"We always look forward to coming to America and eating Mexican food," says guitarist Peter Koppes, 63, who co-founded the Church in the summer of 1980. Over the course of nearly an hour spent on the phone with Orlando Weekly, Koppes speaks with the whiplash verbosity of a whirling dervish. Once he starts talking, he doesn't slow down. The same goes for his band's touring schedule. Tuesday's set at the Social comes midway through a run of 31 gigs. It will be only their second time in Orlando, having played the same venue back in September 2017.
The band's lineup, like their output, has remained fairly consistent over the years. The current incarnation includes Koppes and bassist/vocalist/co-founder Steve Kilbey, along with guitarist Ian Haug (formerly of Powderfinger), who joined the band in 2013, and drummer Tim Powles, who joined in 1994. They're currently on the second leg of a world tour celebrating the 30th anniversary of their biggest album, Starfish, but this is no tepid nostalgia act.
The Church enjoys a cult following in Europe, and they get booked regularly for goth and psychedelic festivals. But their bread and butter, in terms of touring, remains the U.S., which is now hosting the second leg of their Starfish anniversary tour. "You'd think that your audience would deplete," says Koppes, "but actually it's been growing, selling out places that we never did before."
Starfish has sold nearly a million copies over the decades, moving units in every music format in existence. "I'm not in favor of vinyl, to tell you the truth," says Koppes, who expressed an affinity for the cassette format and who seems far more receptive to the various streaming services than many musicians of his generation. Koppes and company have always taken a forward-thinking approach to the industry and its technological underpinnings, from recording to distribution to royalties. They've recorded in small home studios, and they've also worked for the legendary Clive Davis during their time at Arista. "We were very fortunate to have him," Koppes says, "because he was a very smart executive."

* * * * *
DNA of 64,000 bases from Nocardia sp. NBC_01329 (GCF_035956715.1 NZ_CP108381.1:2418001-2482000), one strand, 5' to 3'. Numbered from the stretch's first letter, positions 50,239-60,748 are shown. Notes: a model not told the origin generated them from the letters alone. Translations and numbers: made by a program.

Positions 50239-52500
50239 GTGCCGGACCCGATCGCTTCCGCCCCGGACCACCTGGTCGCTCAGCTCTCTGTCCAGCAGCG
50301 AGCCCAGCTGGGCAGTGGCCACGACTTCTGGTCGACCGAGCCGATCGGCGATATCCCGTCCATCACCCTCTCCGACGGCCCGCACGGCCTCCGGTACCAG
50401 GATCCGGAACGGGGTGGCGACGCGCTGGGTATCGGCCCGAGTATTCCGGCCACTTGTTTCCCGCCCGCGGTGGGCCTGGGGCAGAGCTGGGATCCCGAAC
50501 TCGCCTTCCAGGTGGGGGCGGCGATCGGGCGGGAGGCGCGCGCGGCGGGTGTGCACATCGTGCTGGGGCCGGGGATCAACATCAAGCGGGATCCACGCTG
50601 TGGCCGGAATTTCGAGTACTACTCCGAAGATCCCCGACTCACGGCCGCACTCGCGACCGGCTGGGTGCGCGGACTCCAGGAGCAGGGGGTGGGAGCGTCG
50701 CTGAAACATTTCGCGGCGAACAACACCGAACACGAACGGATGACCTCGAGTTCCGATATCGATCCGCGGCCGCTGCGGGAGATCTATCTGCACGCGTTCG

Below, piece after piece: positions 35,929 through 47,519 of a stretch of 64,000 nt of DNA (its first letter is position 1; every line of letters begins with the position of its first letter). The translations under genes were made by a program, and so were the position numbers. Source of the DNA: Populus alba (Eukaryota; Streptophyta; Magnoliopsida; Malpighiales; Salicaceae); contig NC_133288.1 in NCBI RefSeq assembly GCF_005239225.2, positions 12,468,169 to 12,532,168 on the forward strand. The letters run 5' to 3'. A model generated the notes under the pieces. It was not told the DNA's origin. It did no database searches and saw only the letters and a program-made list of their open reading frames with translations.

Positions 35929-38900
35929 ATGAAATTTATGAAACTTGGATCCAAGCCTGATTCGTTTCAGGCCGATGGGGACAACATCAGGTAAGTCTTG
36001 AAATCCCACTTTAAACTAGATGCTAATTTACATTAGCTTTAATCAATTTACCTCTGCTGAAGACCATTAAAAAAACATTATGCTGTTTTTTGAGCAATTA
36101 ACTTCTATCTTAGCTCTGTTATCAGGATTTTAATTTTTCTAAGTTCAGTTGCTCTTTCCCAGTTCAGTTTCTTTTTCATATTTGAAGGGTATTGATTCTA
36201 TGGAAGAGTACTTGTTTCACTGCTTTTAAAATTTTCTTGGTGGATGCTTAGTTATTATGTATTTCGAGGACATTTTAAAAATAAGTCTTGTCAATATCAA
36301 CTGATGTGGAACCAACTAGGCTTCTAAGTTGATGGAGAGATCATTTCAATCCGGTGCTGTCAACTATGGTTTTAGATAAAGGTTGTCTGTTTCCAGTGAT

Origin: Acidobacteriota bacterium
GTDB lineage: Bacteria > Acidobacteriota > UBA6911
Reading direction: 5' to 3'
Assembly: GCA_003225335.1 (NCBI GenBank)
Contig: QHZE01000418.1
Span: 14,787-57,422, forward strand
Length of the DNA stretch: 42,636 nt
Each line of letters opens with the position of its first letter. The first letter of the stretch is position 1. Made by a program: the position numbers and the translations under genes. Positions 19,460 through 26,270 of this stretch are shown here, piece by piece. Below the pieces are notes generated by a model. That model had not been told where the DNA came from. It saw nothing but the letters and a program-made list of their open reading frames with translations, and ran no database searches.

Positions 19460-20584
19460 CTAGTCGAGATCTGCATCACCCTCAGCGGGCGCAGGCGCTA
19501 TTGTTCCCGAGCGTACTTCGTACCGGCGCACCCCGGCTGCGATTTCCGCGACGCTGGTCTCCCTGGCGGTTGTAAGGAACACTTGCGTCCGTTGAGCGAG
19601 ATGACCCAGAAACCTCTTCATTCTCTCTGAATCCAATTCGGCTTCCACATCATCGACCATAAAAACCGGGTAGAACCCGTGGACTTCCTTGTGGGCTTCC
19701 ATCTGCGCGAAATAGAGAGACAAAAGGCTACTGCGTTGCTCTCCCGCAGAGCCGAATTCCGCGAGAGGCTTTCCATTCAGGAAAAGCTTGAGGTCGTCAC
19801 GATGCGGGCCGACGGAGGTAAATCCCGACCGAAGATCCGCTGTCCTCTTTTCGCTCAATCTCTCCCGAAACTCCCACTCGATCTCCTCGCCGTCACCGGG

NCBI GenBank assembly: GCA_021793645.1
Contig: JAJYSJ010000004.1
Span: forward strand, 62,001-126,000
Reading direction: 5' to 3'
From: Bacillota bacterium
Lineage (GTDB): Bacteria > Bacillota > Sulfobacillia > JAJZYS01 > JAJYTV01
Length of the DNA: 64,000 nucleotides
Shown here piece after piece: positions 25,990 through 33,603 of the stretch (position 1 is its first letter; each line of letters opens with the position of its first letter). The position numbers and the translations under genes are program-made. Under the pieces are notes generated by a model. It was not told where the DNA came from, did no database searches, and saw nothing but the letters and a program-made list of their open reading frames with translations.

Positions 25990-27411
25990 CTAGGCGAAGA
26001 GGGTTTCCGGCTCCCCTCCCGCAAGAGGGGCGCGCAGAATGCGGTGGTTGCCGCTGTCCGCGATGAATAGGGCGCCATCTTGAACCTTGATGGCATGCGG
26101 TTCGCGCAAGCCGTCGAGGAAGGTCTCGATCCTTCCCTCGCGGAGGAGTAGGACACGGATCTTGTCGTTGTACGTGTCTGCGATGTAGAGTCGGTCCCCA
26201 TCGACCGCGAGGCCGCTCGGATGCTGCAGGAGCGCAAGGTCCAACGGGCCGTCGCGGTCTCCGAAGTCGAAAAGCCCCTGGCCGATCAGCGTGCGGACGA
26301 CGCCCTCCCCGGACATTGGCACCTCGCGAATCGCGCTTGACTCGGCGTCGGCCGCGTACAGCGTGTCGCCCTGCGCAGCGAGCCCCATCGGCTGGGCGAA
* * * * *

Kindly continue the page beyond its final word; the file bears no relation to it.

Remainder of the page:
Koppes teaches music theory in his spare time, and has a book forthcoming that focuses on guitar scales. "It's a very good instrument to be able to analyze music theory," Koppes says of the guitar. "I've worked out this amazing trick to simplify the navigation of this science, which the Beatles probably started. No one has ever addressed it, this music between classical and the blues." He calls it "the limbo."
Speaking of limbo, the Church has managed to maintain their creative trajectory through four decades of rapidly-shifting commercial tastes. It hasn't been easy, but it hasn't exactly been hard, either, and a lot of that comes down to attitude. "We've never tried to re-create our successes, just maintained our art through the ups and downs," Koppes says. "In 1998, a millionaire patron in America came and started supporting us. The last two albums had two different patrons, actually. That has afforded us, the last 15 years, to not be desperate to sell records, so to speak."
Starfish was released in February 1988. Its lead single, "Under the Milky Way," is a classic of 1980s rock. The band's biggest hit has since turned up in all kinds of places, most notably on the 2001 soundtrack for Donnie Darko. It was also featured, oddly enough, on an episode of Miami Vice, which later used the song "Blood Money" in another episode.
The current tour has been an education of sorts about their own creative legacy, revisiting the sites of past triumphs while laying down fresh roots in places the Church never played before. "A lot of the people are old fans who never saw us back then," Koppes says. "They're coming, at long last. And sometimes they're bringing their kids, and they seem to enjoy it just as much."
With their 40th year as a band rapidly approaching, the Church have maintained a prolific output, doing two-hour sets night after night, never resting on their laurels – indeed, not really resting much at all. Man Woman Life Death Infinity from 2017 was their 25th album. "John Lennon would've loved it," says Koppes. Lennon would've probably loved him, too.